Young people from First Nations communities across Canada are reflecting on issues that are important to them through hip-hop, thanks to a series of travelling workshops.
As part of the N’we Jinan tour, workshops leaders have been taking mobile music studios directly to schools and youth centers to teach songwriting, recording, audio and video production, and live performance to youth groups since 2014.
The original workshops were led by David Hodges, a Montreal-based educator, who worked with 10 Cree communities in Northern Quebec, and later started to collaborate with the Cree hip-hop group The NorthStars. The workshop model starts off with conversations with the young attendees to explore topics such as “cultural identity, language, struggle, love, self-acceptance,” or whatever else is on their mind. They then use these issues as inspiration for songs and videos, with the youth in starring roles. Due to the workshops’ popularity, the team also has been working with other First Nations communities in British Columbia, and was invited to organize a similar workshop with the Winnebago tribe of Nebraska in the United States.
For example, this video from the ‘Na Aksa Gyilak'yoo School in Kitsumkalum First Nation, British Columbia, tells the story of the Highway 16 or the “Highway of Tears,” a stretch of road in Western Canada where almost two dozen young women, mostly indigenous, have disappeared or have been murdered. The cases mostly remain unsolved.
This next video from Nemaska Cree First Nation uses a video game theme to communicate the importance of maintaining traditional customs and practices despite globalization’s influences.
And while there are varying degrees of First Nations language fluency among the youth that participate, many of the song titles are in the native language. In this song recorded in Whapmagoostui Cree First Nation, the song's chorus is sung in the Cree language. The young people involved received some help from Gary Jolly from the Northstars hip-hip group, who lent them a verse in Eastern James Bay Cree.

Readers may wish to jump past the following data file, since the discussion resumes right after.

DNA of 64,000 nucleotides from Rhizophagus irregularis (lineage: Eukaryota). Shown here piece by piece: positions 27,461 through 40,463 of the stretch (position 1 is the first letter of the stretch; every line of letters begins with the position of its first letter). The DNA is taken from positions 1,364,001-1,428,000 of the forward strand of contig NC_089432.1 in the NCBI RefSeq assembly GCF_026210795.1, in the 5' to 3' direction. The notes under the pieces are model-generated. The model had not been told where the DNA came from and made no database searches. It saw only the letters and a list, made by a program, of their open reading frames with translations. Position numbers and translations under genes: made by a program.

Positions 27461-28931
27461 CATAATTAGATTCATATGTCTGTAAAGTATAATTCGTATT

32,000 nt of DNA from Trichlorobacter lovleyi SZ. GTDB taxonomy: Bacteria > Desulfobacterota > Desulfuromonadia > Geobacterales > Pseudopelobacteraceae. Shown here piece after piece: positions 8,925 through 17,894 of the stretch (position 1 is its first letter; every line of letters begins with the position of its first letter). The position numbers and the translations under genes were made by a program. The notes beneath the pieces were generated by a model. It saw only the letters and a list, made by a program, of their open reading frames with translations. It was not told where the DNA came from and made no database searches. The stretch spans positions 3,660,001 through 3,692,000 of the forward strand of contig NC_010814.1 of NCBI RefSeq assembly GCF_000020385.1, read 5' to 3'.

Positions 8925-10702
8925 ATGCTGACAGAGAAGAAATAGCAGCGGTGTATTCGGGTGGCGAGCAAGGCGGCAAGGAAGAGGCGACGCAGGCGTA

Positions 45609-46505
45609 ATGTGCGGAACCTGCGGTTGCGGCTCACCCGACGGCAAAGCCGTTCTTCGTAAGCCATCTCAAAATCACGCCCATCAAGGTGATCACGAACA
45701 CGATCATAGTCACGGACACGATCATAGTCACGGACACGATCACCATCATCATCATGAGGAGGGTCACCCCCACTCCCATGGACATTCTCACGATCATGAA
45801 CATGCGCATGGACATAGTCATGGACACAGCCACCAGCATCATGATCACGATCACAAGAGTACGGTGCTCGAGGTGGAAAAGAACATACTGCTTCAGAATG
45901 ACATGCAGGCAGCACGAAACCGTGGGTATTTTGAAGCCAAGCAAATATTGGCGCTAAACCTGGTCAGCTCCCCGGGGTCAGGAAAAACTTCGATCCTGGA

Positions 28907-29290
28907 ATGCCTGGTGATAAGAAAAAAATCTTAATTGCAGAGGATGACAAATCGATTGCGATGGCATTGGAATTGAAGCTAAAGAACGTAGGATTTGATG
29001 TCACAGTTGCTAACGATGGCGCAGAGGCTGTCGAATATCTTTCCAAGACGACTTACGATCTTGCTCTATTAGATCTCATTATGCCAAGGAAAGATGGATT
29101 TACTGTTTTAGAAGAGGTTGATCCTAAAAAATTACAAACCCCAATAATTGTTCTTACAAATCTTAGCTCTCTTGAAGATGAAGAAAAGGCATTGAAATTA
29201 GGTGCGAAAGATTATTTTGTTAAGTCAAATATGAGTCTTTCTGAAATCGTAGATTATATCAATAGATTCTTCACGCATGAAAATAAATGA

On the N'we Jinan Facebook Page, a transcription of the verse was provided, along with the English-language translation:
Sometimes I feel like no ever cares about me,
but I’m still going to try to continue to walk my days on earth
this is the day you’ll hear our scream,
cause we lost our way in life as youth
but I believe that one day we will rise
I don’t want to see them live a bad life
so they can grow and lead our youth as well
so they can do as the creator destined them to
Within the same comments section, reader and Cree-language advocate Kevin Brousseau also made a contribution of the transcription of the verse using the syllabics writing system (also published on his blog and republished with permission):
ᒬᐦᒡ ᐁᑳ ᒥᑐᓐ ᐁ ᐱᓯᔅᑳᑎᑲᐎᔮᓐ ᐁ ᐃᑌᔨᐦᑕᒫᓐ
ᓲᐦᒃ ᒫᒃ ᓂᑲ ᑯᒋᐦᑖᓐ ᐆᑕᐦ ᐊᔅᒌᐦᒡ ᒉ ᐱᒧᐦᑌᔮᓐ
ᐊᓄᐦᒌᔥ ᒋᑲ ᐯᐦᑕᐎᓈᐙᐤ ᐁ ᐊᔮᔑᐦᑴᔮᐦᒡ
ᒬᐦᒡ ᐊᓐᑌ ᐁ ᐗᓂᔑᓂᔮᐦᒡ ᑖᓐ ᐁᔑᓈᑯᓯᔮᐦᒡ ᐁ ᐅᔥᒋᓃᒌᐎᔮᐦᒡ
ᒥᒄ ᓂᑖᐺᐦᑌᓐ ᐯᔭᑯ ᒌᔑᑳᐤ ᒉ ᐸᓯᑰᑣᐤ
ᒨᔾ ᓂᐐ ᐙᐸᐦᑌᓐ ᓇᑕᐐᔾ ᐁ ᐃᔑ ᐱᒫᑎᓰᑣᐤ
ᒉ ᓂᐦᑖᐎᒋᑣᐤ ᐁ ᓃᑳᓂᔥᑲᐙᑣᐤ ᐅᔥᒋᓃᒋᐤᐦ ᑲᔦ ᐐᔭᐙᐤ
ᒉ ᑑᑕᐦᒀᐤ ᑖᓐ ᑳ ᐃᑕᔓᒥᑯᑣ ᒋᔐᒪᓂᑑᐦ
It was difficult to choose just three videos to feature that showcase the creativity of these First Nations communities. All of the songs from the project can be found on the N'we Jinan YouTube channel. Five compilation CDs from the various workshops have also been released.
Eduardo Avila joined Global Voices in 2005 as a volunteer author writing about Bolivia. From 2007-2010, he was the Latin America and Spanish Language Editors at Global Voices, and now currently leads the Rising Voices initiative. Follow him on Twitter (@barrioflores).
Photo and Video Credits: Hero Image: Recording session for the “Home to Me” song – Grassy Narrows First Nation. Photo used with permission from N'we Jinan. N'we Jinan Artists videos "The Highway", "Eenou Eetuun", and "Maamuugahboudow" courtesy of N'we Jinan.